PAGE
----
Citigroup could lose another $US11 billion or around a quarter of the reported $US43 billion of subprime linked securities and loans on its books. As well, it has around $US8 billion in back up funding extended to a group of off balance sheet funding vehicles also invested in these dodgy securities.

The value of the Aussie dollar fell sharply Friday night from the Friday close here of 92.85USc to under 91 US by the end of trading in New York because of the surge by the yen to an 18 month high.

The Aussie dollar shed ground against sterling and as a result of the changes the value of BHP’s opening offer terms of three of its shares for every one Rio fell.

The sharp rise in the value of the yen, a very sharp fall in US 10 year bond yields to around 4.23% and more instability in US stockmarkets and banks, were major factors in sending currency values reversing themselves in a few tense hours.

The yen ended 1.7% up against the US currency, which was virtually steady against the euro as traders worried about those denied reports that Barclays would take huge losses on subprime mortgages and other dodgy securities.

At one stage Friday night the Australian dollar shed 2% in value against the yen in five minutes. It finished down just over 4% on the night at 99 yen to the dollar from 104.60 in Sydney earlier in the day.

The impact of the currencies’ big moves can be seen from comparing the closing price of BHP and Rio shares in Australia and London on Friday.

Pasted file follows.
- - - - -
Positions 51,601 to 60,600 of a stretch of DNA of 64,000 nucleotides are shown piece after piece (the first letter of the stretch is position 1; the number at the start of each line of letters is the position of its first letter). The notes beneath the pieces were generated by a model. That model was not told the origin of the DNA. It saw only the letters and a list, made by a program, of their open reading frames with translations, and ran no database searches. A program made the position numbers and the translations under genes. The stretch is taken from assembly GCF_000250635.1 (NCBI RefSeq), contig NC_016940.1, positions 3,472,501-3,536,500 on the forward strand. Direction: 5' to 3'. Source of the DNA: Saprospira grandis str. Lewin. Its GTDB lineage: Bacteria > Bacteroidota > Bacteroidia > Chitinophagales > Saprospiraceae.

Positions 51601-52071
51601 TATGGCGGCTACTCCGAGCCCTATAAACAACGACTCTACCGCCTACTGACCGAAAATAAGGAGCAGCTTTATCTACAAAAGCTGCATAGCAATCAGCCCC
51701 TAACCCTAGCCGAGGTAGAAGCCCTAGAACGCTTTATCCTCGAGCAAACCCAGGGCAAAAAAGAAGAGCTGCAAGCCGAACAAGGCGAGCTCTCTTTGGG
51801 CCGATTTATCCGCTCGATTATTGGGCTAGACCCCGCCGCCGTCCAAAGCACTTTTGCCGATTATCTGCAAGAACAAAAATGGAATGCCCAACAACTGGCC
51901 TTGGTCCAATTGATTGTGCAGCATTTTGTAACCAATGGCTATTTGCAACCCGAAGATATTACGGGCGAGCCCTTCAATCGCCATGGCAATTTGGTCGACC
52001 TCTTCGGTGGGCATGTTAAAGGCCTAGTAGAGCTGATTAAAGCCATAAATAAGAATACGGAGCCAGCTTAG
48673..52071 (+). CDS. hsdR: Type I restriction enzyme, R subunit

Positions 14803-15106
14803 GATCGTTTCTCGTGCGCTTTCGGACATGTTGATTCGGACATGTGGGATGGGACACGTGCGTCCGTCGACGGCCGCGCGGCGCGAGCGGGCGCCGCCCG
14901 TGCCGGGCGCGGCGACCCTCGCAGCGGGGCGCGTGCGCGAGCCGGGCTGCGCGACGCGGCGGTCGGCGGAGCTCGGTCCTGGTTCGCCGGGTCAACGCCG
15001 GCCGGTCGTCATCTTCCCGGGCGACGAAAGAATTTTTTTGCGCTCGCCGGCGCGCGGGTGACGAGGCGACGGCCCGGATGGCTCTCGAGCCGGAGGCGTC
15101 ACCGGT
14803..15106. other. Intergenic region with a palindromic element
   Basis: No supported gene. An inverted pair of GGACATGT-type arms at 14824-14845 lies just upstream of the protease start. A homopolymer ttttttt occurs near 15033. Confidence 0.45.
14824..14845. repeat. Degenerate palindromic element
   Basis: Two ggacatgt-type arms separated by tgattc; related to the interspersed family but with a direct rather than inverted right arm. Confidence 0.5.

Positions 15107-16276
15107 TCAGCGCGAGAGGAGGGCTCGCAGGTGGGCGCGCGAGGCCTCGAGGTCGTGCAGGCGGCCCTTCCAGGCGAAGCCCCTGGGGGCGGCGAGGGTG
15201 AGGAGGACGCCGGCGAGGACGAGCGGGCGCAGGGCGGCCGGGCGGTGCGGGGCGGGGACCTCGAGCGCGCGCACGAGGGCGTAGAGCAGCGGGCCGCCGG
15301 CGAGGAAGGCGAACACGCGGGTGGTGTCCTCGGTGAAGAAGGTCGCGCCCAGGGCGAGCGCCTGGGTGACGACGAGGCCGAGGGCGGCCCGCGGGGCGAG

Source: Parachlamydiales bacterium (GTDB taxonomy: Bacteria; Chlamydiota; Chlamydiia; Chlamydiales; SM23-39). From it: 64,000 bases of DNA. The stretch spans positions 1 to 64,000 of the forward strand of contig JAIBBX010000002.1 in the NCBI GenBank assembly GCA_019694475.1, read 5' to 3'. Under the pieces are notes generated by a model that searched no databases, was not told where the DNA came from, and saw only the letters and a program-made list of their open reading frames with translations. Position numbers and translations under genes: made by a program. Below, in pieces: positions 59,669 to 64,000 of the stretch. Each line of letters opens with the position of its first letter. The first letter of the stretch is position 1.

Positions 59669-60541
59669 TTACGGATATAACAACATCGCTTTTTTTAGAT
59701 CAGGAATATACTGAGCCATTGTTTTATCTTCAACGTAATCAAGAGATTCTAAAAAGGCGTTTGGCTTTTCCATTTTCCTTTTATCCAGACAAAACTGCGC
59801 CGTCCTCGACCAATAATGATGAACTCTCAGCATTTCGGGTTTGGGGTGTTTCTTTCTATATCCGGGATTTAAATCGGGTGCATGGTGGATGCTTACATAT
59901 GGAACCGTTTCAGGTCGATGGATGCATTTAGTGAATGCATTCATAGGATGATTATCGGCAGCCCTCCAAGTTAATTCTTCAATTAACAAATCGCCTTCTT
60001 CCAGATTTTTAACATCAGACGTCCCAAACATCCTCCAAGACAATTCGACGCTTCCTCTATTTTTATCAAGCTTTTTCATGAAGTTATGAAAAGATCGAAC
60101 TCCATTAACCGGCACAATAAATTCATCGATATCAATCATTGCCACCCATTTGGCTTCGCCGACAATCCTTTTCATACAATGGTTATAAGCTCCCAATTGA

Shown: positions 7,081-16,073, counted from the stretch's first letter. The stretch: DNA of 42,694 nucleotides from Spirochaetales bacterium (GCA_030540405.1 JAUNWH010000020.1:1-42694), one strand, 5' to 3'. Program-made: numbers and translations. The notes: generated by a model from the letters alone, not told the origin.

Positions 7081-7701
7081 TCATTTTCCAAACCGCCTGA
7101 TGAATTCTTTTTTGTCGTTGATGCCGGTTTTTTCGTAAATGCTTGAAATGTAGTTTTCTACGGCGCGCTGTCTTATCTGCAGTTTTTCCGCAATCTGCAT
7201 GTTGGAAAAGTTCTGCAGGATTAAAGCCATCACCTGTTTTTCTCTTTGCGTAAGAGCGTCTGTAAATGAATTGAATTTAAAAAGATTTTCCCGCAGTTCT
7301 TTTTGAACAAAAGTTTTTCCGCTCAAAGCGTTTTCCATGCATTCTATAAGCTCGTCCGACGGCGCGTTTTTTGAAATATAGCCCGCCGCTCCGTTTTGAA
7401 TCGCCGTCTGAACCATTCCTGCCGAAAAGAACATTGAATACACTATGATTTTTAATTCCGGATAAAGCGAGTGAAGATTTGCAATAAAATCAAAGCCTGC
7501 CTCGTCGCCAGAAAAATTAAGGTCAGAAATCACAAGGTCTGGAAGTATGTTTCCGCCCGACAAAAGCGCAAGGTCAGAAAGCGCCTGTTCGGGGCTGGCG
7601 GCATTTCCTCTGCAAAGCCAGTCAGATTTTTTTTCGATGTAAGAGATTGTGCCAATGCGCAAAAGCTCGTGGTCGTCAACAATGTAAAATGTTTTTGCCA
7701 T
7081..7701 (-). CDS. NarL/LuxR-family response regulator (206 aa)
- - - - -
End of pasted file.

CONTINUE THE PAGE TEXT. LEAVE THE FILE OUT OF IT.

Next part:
BHP shares fell in London Friday night our time after dropping 77c in Australian trading to $42.47: that was a fall of 5.62% last week.

BHP shares fell to 16.28 pounds, or $37.33, a big difference to the Australian close a few hours early of $42.47, but accounted for by the fall in the value of the Aussie dollar on Friday night against sterling and the 1.7% fall in the sterling price.

Rio shares rose 6% in London to 56.24 pounds or $128.97, compared to the Australian close of $130.90.

The offer valued Rio shares at $127.41 at Friday’s close in Sydney for BHP of $42.47. But based on London closing value for BHP shares, Rio shares were valued at $112. Its early days but the sharp fall does illustrate the need for BHP to put some cash into the bid.

The cash though will bring some credibility to the paper offer, but BHP will have to reveal terms for a possible cash and share offer to put some stability into its own and the Rio share prices.

If the shares maintain current values, BHP could have to throw in up to $A40 a Rio share or more to make it real. But BHP has a problem: falling debt levels and no way of spending its enormous annual cash flows of more than $16 billion a year. Analysts say that if BHP doesn’t make a big takeover it could be debt free with no gearing by the end of 2009-early 2010.

Its major spending commitment will be the expansion of Olympic Dam in South Australia that could cost $8 billion.

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Peter Fray
Peter Fray
Editor-in-chief of Crikey